Support Protocol 1: Determination of Hapten Incorporation by Dot Blot Analysis

  Materials
  • 100 mM Tris·Cl (pH 7.5)/15 mM NaCl ( appendix 2A)
  • Indirectly labeled probe (i.e., with biotin or digoxigenin; Table 22.4.3)
  • Control DNA labeled with biotin or digoxigenin (i.e., labeled DNA probe known to produce good signal strength)
  • 0.5% (w/v) BSA in 100 mM Tris·Cl, pH 7.5 ( appendix 2A)/15 mM NaCl (store up to 6 months at 4°C)
  • AP‐labeled antibody mixture (see recipe)
  • 100 mM Tris·Cl (pH 9.5)/100 mM NaCl/50 mM MgCl 2 ( appendix 2A)
  • NBT/BCIP (see recipe)
  • Charged nylon membrane (∼5 × 5 cm per sample)
  • Filter paper
  • 37°C dry oven
  • Rotating platform

Basic Protocol 2: Preparation of Cytogenetic Specimens for FISH

  Materials
  • Cytogenetic slide preparation (unit 22.2): age naturally at least 2 days at room temperature or artificially (see protocol 5)
  • 10% (w/v) pepsin—100 mg pepsin powder (Sigma) in 1.0 ml H 2O; store in 20‐µl aliquots up to several months at −20°C—and 0.01 M HCl, 37°C or
  • 14 mg/ml proteinase K (Roche Diagnostics) and proteinase K buffer—i.e., 20 mM Tris·Cl, pH 7 ( appendix 2A)/0.2 mM CaCl; store up to several months at room temperature
  • 1× PBS ( appendix 2A)
  • 70% formamide/2× SSC (pH 7.0), 72°C (see unit 18.6 for SSC): prepare fresh
  • 70% ethanol, ice‐cold (for DNA probes)
  • Phase contrast microscope (unit 4.1)
  • Coplin jars
  • Additional reagents and equipment for hybridization (see protocol 9 and protocol 10)
CAUTION: Formamide is a carcinogen and should be handled with care. Discard according to biohazard rules of the institution.NOTE: A list of all Coplin jars used in this protocol is given in Table 22.4.4.
Table 2.4.4   Materials   Coplin Jars Needed for Preparation of Cytogenic Specimens for FISH h   Coplin Jars Needed for Preparation of Cytogenic Specimens for FISH

No. Coplin jars Contents Temperature
1 70% ethanol Room temperature
1 70% ethanol j 4°C
1 or 2 j 80% ethanol Room temperature
1 or 2 j 100% ethanol Room temperature
1 70% formamide in 2× SSC j 72°C
1 1× PBS Room temperature
1 Pepsin/0.01 HCl or proteinase K/buffer 37°C or room temperature (respectively)

 hSee protocol 4.
 JFor DNA probes only.

Support Protocol 2: Artificial Aging of Cytogenetic Slide Preparations for FISH

  Materials
  • Banded cytogenetic slide specimen (unit 22.3)
  • Xylene
  • Methanol
  • 70%, 80%, and 100% ethanol
  • 70% formamide in 2× SSC (pH 7.0; unit 18.6), 72°C: prepare fresh
  • 70% ethanol, ice‐cold
  • Coplin jars
NOTE: A list of all Coplin jars used in this protocol is given in Table 22.4.7.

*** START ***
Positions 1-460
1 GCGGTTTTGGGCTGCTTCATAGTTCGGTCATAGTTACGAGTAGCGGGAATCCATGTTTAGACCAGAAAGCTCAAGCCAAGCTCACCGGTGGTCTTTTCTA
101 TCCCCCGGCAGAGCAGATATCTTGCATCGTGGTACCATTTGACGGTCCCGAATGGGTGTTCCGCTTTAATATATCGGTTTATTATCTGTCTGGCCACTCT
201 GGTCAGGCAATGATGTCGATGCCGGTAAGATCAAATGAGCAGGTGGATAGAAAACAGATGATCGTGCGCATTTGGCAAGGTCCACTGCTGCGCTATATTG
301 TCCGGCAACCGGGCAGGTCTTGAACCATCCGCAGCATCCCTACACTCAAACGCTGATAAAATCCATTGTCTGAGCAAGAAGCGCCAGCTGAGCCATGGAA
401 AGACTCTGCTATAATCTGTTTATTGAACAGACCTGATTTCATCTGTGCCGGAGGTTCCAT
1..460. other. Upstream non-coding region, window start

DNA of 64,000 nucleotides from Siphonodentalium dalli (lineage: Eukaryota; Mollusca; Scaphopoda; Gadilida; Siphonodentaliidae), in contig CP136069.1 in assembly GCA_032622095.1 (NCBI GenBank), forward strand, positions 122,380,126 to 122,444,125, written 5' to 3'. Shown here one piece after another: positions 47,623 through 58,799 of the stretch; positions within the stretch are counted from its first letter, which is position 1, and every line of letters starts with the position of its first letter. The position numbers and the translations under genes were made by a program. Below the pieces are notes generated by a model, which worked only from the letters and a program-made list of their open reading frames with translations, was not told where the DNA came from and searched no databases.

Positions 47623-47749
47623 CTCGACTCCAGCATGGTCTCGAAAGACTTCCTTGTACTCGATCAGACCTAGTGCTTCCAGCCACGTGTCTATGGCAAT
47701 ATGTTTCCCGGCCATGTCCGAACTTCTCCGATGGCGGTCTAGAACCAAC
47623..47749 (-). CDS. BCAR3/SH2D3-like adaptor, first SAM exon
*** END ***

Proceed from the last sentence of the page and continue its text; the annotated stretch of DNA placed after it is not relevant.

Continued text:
Table 2.4.7   Materials   Coplin Jars Needed for Preparation of Previously G‐Banded Cytogenetic Specimens for FISH n   Coplin Jars Needed for Preparation of Previously G‐Banded Cytogenetic Specimens for FISH

No. Coplin jars Contents Temperature
1 70% ethanol 4°C
1 70% ethanol Room temperature
2 80% ethanol Room temperature
2 100% ethanol Room temperature
1 70% formamide/2× SSC, pH 7.0 72°C
1 Methanol Room temperature
1 Xylene Room temperature

 nSee protocol 6.
 CAUTION: Maintain in a fume hood.

Alternate Protocol 2: Preparation of Previously G‐Banded Cytogenetic Specimens for FISH

  Materials
  • 5‐ to 10‐µM paraffin sections on silanized slides
  • Xylene
  • 100% ethanol
  • 0.5% (w/v) pepsin in 0.85% (w/v) NaCl (pH 1.5), 45°C (see recipe)
  • 2× SSC, pH 7.0 (unit )
  • Propidium iodide (PI) or DAPI in antifade (see reciperecipes)
  • 70%, 80% and 100% ethanol
  • Coplin jars
  • 45°C water bath
  • Fluorescence microscope (unit 4.2) with a FITC, and PI or DAPI filter set
NOTE: A list of all Coplin jars used in this protocol is given in Table 22.4.8.
Table 2.4.8   Materials   Coplin Jars Needed for Preparation of Paraffin‐Embedded Specimens for Hybridization with DNA Probes   Coplin Jars Needed for Preparation of Paraffin‐Embedded Specimens for Hybridization with DNA Probes

No. Coplin jars Contents Temperature
1 70% ethanol Room temperature
1 80% ethanol Room temperature
3 100% ethanol Room temperature
1 0.5% pepsin in 0.85% NaCl 45°C
4 2× SSC, pH 7.0 Room temperature
2 Xylene Room temperature

 See protocol 7.
 CAUTION: Maintain in a fume hood.

Alternate Protocol 3: Preparation of Paraffin‐Embedded Specimens for Hybridization with DNA Probes

  Materials
  • 5‐ to 10‐µM paraffin sections on silanized slides
  • Xylene
  • 100% ethanol
  • 100 µg/ml RNase I (see recipe)
  • 2× SSC (unit 18.6)
  • 1 M sodium thiocyanate, 80°C
  • 5 mg/ml pepsin in 0.85% (w/v) NaCl, 45°C (see recipe)
  • 0.1 M triethanolamine, pH 8.0
  • Acetic anhydride (Sigma)
  • 1× PBS ( appendix 2A)
  • 70%, 80%, and 100% ethanol
  • 45°C hot plate or slide warmer
  • Coplin jars
  • 37°C oven
NOTE: A list of all Coplin jars used in this protocol is given in Table 22.4.10.
Table 2.4.0   Materials   Coplin Jars Needed for Preparation of Paraffin‐Embedded Specimens for Hybridization with PNA Probes   Coplin Jars Needed for Preparation of Paraffin‐Embedded Specimens for Hybridization with PNA Probes

No. Coplin jars Contents Temperature
1 70% ethanol Room temperature
1 80% ethanol Room temperature
4 100% ethanol Room temperature
2 1× PBS Room temperature
1 5 mg/ml pepsin in 0.85% NaCl 45°C